Cullen: Expectations abound for 2012-13 NBA season

Scott Cullen
10/31/2012 3:26:56 PM
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With the NBA season tipping off, a couple of quick notes about expectations for the season.

The first point should be that everyone, every single one of you plus a friend or two, should check out the NBA Preview. A lot of people put in a lot of work and the team pages are outstanding -- they look great and are chock full of information.

Now, about expectations.

Going into most NBA seasons, there are usually no more than a handful of teams that might be considered as potential champions and this year a handful might be stretching it.

Naturally, the defending-champion Miami Heat are first and foremost, while the loaded Los Angeles Lakers (despite their train wreck of an opener) are top contenders as well.

The next team that might be considered championship-worthy, the Oklahoma City Thunder, just traded their third-best player, James Harden, and while the return provided plenty of future value, the Thunder appear to have compromised present value to save money.

These are choices made in business every day, but businesses don't necessarily come with championship windows and the Thunder may have sacrificed some of theirs if their new faces don't measure up.

Beyond those three, however, it gets awfully dicey. The San Antonio Spurs had the league's best record last season, but their best players are in the twilight of their careers; a situation not unlike what the Boston Celtics face.

Other teams that might be considered interesting -- the Los Angeles Clippers, Denver Nuggets, Memphis Grizzlies or Indiana Pacers -- don't appear quite ready to tangle with the big dogs.

The Chicago Bulls were set to rival the Heat for Eastern Conference supremacy for years to come, but then superstar point guard Derrick Rose tore his ACL in the playoffs last season, leaving this season in considerable doubt. It's possible that Rose makes it back into the lineup before season's end, but it's also not especially advisable to rush your franchise player back from a serious knee injury. For that reason, it appears that this isn't going to be a year of contention for the Bulls.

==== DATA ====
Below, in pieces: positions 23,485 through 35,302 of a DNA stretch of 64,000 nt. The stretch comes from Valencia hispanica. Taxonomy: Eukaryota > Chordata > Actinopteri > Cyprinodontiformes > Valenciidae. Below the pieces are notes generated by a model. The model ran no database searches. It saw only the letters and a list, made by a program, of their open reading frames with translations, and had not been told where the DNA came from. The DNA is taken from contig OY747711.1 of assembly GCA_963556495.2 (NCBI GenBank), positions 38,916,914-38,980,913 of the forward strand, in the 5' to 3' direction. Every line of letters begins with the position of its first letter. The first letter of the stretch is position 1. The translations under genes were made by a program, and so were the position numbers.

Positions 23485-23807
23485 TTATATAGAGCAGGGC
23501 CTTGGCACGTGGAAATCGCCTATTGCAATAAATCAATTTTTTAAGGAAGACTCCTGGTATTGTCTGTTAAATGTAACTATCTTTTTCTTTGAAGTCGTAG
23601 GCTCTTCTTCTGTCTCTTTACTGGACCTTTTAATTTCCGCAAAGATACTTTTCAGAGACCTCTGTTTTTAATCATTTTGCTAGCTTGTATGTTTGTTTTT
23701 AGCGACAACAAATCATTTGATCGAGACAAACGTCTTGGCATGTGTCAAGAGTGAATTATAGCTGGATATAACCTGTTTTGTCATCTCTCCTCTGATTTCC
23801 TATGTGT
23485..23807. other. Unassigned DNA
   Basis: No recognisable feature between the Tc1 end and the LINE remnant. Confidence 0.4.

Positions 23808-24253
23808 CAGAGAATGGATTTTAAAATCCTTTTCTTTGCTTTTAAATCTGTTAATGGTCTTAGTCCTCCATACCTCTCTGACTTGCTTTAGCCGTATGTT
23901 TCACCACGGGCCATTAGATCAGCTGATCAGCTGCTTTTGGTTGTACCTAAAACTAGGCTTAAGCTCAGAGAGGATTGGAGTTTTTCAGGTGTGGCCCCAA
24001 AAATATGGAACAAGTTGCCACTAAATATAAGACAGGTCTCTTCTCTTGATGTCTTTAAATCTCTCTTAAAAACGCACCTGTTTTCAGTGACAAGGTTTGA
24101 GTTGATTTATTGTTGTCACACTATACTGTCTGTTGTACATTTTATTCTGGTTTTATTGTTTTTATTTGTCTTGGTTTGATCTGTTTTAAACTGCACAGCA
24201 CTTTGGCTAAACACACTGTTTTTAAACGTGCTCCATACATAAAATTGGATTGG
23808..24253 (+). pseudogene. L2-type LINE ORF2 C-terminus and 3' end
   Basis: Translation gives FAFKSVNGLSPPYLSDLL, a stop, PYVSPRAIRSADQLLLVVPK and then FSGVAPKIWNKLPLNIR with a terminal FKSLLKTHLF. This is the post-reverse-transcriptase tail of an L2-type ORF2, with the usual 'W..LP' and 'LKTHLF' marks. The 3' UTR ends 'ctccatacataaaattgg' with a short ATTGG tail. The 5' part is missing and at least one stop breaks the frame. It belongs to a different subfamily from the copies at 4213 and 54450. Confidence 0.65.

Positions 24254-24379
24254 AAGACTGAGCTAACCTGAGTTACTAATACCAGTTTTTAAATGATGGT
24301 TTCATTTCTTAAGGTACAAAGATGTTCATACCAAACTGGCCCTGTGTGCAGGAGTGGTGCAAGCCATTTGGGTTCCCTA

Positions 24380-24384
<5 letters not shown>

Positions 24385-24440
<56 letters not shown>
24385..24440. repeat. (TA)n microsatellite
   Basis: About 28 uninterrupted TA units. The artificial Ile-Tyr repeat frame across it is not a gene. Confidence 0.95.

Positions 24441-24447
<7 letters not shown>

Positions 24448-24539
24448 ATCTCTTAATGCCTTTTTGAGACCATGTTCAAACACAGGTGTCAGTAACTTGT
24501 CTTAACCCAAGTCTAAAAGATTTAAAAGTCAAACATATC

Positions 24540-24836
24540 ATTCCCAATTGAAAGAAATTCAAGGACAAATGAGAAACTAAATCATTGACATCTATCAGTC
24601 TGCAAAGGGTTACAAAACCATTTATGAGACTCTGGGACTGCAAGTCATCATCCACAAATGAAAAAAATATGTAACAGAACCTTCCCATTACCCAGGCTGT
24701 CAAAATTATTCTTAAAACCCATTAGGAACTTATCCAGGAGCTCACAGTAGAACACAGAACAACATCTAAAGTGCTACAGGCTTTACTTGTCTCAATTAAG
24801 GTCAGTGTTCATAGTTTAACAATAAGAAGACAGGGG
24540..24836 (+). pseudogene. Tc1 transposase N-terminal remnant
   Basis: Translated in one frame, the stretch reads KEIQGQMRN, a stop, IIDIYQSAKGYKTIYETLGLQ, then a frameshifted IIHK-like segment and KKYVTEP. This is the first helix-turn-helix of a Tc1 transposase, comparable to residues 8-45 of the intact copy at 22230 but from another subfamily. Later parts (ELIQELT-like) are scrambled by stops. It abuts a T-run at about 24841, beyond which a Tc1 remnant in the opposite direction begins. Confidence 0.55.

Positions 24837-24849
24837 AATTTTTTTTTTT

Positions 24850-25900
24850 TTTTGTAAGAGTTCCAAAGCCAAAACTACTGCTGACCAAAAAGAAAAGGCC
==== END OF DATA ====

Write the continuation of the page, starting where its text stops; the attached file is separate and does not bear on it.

As it stands now, though, the Heat, Lakers and Thunder are the three teams with the greatest chance to win the NBA Championship. Those are the expectations.

Will another team rise up and exceed expectations? Will an injury knock a contender out of the mix? Now that the games are being played, we'll watch and find out.

Coming into every season, I like to look for value on the forecasted win totals.

Here are some that caught my interest this season (lines from

L.A. CLIPPERS OVER 50.5 WINS - The Clippers have surrounded Chris Paul and Blake Griffin with a lot of experience -- adding vets Grant Hill, Jamal Crawford, Lamar Odom and Matt Barnes to a roster that already included Caron Butler and Chauncey Billups -- and while there is risk that some of these players are beyond the point of being positive contributors, players that know how to win make for a valuable supporting cast and a team good enough to improve on last season's 50-win pace.

OKLAHOMA CITY THUNDER UNDER 60.5 WINS - It's not easy to win more than 60 games in the NBA for any team, let alone one that traded their third-best player. Thunder should still be very good, and might be a 60-win team, but it seems much safer to side with the under now that James Harden is in Houston.